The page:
Most importantly, it preserves individual interpretation for a given work as experienced by a given individual. No man's opinion, even on post-modernism, is invalid. Consider the popular (and very post-modern) idea that anyone can be a post-modernist if they only know the vocabulary. The theory of post-modernism is like the event horizon of a black hole, forever retreating from those who seek it, forever absorbing those who claim to be beyond it.

It is the last theory we need have about anything.
posted by wobh at 12:41 PM on January 19, 2004

In a slightly more serious note, when I was in school and had to do some reading on postmodern theory I happened to stumble on the zen buddhist classic The Gateless Gate which was a quick read, a hard study, and gave me a nearly visceral understanding of the difference between signifier and signified, as well as other concepts which have long words associated with them.
posted by wobh at 1:05 PM on January 19, 2004

Also note that the terms Modernism and Postmodernism in art are used differently than they are in literature. Modernism in art is more like Postmodernism in lit.
posted by straight at 6:45 PM on January 19, 2004


Example to illustrate:

Two postmodern art critics discuss the meaning of "The Mona Lisa."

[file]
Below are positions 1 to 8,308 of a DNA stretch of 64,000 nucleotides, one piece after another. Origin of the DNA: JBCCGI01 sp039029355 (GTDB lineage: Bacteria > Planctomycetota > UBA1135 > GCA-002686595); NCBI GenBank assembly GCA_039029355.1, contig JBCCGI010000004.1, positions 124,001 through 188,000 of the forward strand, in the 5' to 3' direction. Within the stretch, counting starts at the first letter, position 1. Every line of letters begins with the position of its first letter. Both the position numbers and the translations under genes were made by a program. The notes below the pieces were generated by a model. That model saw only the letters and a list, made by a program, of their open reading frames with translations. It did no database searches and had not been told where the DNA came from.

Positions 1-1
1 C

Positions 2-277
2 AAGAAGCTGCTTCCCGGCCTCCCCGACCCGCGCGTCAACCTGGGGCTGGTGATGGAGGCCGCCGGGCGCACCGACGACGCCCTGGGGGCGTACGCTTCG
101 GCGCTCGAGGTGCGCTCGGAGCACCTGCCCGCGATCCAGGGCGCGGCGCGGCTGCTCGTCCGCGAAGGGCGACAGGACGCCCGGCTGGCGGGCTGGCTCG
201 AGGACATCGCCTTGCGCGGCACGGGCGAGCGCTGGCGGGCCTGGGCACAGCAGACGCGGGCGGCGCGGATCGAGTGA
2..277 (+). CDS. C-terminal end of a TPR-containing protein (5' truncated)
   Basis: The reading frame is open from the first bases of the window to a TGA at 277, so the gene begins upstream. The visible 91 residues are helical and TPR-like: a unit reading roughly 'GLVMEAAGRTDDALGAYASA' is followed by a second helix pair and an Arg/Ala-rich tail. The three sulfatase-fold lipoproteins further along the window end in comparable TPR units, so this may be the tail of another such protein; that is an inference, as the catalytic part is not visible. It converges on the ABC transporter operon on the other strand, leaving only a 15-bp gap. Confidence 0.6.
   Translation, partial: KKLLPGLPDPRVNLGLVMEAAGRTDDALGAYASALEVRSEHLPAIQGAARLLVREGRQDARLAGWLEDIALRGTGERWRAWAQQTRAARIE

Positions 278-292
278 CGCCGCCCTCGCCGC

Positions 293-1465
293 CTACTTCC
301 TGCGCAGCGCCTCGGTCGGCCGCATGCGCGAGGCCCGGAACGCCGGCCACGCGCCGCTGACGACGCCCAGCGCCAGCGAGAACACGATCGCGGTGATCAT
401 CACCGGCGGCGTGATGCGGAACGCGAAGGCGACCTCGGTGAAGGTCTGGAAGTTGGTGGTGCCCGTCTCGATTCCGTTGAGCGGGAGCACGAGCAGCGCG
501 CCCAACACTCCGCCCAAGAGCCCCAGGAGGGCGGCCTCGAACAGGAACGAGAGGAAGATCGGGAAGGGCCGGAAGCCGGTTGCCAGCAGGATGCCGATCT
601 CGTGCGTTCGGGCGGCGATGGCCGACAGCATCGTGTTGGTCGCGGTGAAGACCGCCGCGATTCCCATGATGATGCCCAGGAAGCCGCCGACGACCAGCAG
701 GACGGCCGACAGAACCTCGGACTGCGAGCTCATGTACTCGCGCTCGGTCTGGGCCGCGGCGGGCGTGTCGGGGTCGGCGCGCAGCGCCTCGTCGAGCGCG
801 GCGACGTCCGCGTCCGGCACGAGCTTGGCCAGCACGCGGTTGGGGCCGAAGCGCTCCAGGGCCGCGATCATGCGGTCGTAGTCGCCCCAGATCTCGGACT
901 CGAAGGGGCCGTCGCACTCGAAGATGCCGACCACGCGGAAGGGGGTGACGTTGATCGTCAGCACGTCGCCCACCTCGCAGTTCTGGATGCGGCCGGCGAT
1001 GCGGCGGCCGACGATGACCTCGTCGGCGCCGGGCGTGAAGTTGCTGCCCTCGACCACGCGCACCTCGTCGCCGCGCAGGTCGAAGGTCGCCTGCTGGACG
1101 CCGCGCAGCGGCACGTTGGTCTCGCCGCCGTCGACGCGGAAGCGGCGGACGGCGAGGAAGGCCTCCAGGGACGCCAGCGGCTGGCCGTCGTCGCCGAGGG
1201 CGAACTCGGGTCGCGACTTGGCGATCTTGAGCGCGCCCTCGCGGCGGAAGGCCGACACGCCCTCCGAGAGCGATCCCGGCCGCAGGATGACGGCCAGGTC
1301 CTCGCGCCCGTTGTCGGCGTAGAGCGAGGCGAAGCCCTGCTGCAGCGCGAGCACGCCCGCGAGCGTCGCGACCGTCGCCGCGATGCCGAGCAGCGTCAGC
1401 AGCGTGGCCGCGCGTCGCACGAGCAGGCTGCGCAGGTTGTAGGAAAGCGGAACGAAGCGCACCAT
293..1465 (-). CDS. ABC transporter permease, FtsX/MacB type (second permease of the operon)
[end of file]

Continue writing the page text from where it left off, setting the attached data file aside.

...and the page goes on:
Guy one says : "THe mona lisa represents the innocence of the people at the time of the painting. The lighting of the mona lisa gives her an angelic innocent appearance and he plainness indicates an unsullied nature.."

Guy two: "No, no, no. It is about the cleverness of the people, look at that smirk!"

Da Vinci standing behind them says:
"Its not about anything, I just wanted to get her in bed!"

Two guys in Unison: "It doesn't matter what YOUR intentions are!"

Another example:

Two philosophers discuss the meaning of "postmodernism" as a philosophical theory.

Guy one: "Postmodernism is a pseudointellectual buzzword created to give critics of modern works an excuse to jabber their academic heads off about the "meaning" of something without having to worry about the creator of said work telling them they are all wrong. It renders the artist irrelevant to the meaning of their own creation and is detrimental to the idea of art as an expression of the human soul."

Guy two: "No, No, No, postmodernism, to me, is fundamentally about cheese."

Creator of postmodern theory: "You are both right."

I guess the reason I have such a problem with postmodernism is that the theory itself allows any and all interpretations of the theory itself. In philosophy you are always looking for truth statements and agreements on definitions. With postmodernism, you don't get any, even if you are trying to talk about the meaning of the theory itself.

In other words, I don't like postmodernism because then everyone gets to argue about everything except philosophers who would say since meaning is relative, then there is no "Truth" to argue over, about anything. Then all philosophers are out of a job. Sniff.
posted by jopreacher at 3:37 AM on January 20, 2004 [1 favorite]

« Older ActiveX Plugin to Make IE5.5/IE6 Support PNG Alpha...   |   Truncated URLs when emailing from Firebird Newer »
This thread is closed to new comments.